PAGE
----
Lucky, because I am bone weary. Even picking up walking poles this morning was hard work.

So I broke the walk into very small sections and had a rest after each one. It meant I didn’t arrive at the campsite until 3.15ish, but it got the job done.

Also in my favour today is that the walking has been more gentle than of late with more grass and meadow and slightly less steep inclines. In fact it has been beautiful.

At one of my rest points I was met by a wall-eyed tri-colour border collie. His handler was smartly dressed in tweed jacket and flat cap, and told me the dog was fifteen years old and deaf, but still had sharp eyesight. The handler also checked where I was going and said, “By’t wall”, making sure I didn’t make the common mistake of taking the wider path to Earby with a road walk back, “Appens all’t time.”

And… when I arrived here I was able to pay close attention to the construction of a new dry-stone wall. Fascinating.

Walk Day 51 – Graining Water to Ickornshaw

Sunday 17th June 2018

10.99 miles today. 548.13 miles total.

Overnight rain meant I packed a wet tent this morning before setting off towards Bronte country.

This was the view from my tent this morning.

The early part of the day was flattish walking around another reservoir, then a long climb on pavement to the house ruin at

Top Withens that is not, repeat not,

Wuthering Heights. Nevertheless it had many visitors.

The Bronte Way is signposted in Japanese as well as English.

I took my leave and travelled up and down hills,

past another reservoir or two,

up an exceptionally steep hill with beautiful purple grass, up some more, across more moor,

and finally down through a beautiful meadow to the road.

At this point I followed the squirrel signs to the camp site where I am now the sole occupant of the bunkhouse, warm and cosy. I would recommend this site for getting a lot right. Check it out.

Today’s smile moment came when I was invited to play by a border collie.

I called the game ‘stone’ but someone I encountered later said there is a variation called ‘ball’ and the dog is well-known for amusing passers by.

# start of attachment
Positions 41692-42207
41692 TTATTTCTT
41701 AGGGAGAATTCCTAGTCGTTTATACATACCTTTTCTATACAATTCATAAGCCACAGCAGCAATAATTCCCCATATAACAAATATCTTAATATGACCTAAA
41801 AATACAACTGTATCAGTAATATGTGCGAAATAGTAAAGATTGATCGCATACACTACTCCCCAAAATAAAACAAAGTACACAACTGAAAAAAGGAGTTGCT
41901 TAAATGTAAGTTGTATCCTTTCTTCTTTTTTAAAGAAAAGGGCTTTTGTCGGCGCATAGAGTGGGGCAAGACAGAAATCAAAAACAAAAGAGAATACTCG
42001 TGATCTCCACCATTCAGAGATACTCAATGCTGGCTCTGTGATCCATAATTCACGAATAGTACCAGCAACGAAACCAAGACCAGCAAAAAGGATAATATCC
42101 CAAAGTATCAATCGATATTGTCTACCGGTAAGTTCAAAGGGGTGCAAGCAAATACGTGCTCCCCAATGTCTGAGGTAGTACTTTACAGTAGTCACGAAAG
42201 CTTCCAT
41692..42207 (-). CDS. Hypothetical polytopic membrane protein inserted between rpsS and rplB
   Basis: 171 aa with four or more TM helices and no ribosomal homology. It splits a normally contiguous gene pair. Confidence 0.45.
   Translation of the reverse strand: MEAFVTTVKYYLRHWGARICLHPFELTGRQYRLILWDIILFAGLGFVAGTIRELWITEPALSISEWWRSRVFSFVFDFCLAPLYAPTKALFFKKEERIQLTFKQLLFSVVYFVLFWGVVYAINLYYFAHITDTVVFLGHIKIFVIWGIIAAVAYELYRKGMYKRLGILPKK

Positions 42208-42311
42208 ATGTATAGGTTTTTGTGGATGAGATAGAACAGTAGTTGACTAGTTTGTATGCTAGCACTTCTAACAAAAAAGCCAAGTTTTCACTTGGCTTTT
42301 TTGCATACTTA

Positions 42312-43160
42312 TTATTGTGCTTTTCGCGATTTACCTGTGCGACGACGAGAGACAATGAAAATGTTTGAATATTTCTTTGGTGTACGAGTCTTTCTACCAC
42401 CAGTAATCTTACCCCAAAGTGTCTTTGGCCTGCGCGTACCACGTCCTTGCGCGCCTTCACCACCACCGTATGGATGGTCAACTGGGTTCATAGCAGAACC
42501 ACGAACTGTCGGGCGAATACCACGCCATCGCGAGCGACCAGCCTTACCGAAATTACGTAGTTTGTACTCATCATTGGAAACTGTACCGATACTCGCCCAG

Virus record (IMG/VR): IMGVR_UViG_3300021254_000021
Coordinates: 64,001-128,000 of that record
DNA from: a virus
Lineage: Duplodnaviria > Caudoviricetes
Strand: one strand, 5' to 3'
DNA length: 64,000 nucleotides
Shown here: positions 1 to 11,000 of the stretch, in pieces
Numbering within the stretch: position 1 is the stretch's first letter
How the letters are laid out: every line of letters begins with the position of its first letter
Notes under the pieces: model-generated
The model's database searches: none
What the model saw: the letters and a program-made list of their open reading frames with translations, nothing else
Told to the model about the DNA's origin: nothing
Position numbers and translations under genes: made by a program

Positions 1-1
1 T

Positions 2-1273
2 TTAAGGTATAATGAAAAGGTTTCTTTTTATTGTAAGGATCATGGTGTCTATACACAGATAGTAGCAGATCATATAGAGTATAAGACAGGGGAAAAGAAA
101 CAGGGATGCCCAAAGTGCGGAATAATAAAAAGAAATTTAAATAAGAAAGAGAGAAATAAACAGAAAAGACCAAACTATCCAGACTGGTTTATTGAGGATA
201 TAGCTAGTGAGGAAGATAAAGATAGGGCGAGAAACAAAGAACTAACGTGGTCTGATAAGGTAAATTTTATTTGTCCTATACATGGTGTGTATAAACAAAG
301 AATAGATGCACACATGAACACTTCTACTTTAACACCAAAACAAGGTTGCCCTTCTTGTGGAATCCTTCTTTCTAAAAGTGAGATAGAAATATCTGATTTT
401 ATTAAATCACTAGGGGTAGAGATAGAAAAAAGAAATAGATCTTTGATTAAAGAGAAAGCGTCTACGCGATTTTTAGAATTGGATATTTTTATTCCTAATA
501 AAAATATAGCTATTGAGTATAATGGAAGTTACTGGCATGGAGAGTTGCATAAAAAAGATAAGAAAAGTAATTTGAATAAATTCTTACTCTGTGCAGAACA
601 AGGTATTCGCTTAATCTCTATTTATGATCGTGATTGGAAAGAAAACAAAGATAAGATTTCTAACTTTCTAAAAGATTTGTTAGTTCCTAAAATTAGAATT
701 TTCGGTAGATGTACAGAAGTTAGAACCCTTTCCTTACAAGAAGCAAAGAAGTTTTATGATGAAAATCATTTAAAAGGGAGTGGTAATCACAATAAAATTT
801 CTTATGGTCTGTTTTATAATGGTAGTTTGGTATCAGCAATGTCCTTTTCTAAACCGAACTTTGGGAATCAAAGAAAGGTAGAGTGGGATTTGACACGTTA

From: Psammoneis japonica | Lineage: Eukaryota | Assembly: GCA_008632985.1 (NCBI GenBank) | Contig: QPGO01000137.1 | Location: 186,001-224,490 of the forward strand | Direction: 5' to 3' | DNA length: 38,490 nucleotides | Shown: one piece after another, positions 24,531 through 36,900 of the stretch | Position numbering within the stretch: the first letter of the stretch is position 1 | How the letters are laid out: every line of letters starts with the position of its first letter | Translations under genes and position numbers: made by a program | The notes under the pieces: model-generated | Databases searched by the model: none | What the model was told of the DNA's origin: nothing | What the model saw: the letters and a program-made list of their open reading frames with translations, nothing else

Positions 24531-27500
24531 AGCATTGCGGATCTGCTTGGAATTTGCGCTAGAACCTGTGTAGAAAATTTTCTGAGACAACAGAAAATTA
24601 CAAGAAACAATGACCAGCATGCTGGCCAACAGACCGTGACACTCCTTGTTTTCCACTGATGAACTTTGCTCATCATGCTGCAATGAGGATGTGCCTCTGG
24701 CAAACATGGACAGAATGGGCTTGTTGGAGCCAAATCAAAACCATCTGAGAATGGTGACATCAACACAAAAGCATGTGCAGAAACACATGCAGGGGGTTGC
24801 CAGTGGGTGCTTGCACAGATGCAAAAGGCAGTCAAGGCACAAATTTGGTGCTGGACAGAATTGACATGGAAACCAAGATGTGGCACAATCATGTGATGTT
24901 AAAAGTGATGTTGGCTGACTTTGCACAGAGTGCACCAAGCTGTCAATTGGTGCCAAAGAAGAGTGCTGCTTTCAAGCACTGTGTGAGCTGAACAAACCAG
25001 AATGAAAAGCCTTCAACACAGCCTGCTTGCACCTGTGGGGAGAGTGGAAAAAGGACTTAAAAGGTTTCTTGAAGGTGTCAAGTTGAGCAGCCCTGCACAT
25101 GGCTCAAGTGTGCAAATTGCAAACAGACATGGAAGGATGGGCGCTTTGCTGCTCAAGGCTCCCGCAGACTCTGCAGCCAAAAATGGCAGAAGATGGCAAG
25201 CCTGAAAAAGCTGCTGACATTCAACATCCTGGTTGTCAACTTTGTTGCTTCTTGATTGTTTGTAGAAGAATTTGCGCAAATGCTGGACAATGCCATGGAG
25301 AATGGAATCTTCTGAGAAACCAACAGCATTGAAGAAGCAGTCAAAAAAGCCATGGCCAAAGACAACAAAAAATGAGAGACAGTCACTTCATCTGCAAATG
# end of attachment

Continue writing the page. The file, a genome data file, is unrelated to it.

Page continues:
Walk Day 50 – Lumbutts to Graining Water

Saturday 16th June 2018.

9.41 miles today. 538.14 miles total.

Stoodley Pike was visible from my tent door last night; this morning the grey and purple cloud behind it lent a menacing air, and it took most of the day before it disappeared from sight.

I was amused by a procession of newly shorn sheep at Mankinholes.

There was more variety in today’s walking.

Steep wooded valleys, canal towpaths, moorland, and of course the ever-present steep climbs and descents, and the ubiquitous limestone pavements of the Pennine Way.

Accumulated tiredness caught up with me and I spent some time trying to work out if this is simply that ‘end of the beginning’ feeling that is familiar in any kind of long-term enterprise, or whether it was the effect of longer mileage and a heavier pack.

Many thanks to the kind lady who bought me a cuppa at May’s amazing shop. It’s one of the few places that is passed on by word of mouth among walkers, as well as being in the guidebooks.

I was quite buoyed up by her encouragement and chirpy good humour, “It’s a lovely walk over the tops, an old packhorse route” and set off with a spring back in my step, imagining the traders and drivers of yesteryear.

It wasn’t long before the steep stony track and strong wind-driven rain that soaked through my overtrousers provided an antidote to any Hollywood type ideas of such a life.

The spit-spot rain followed by the drenching meant very few photographs today,

although it has had some of the best views in between the wet stuff.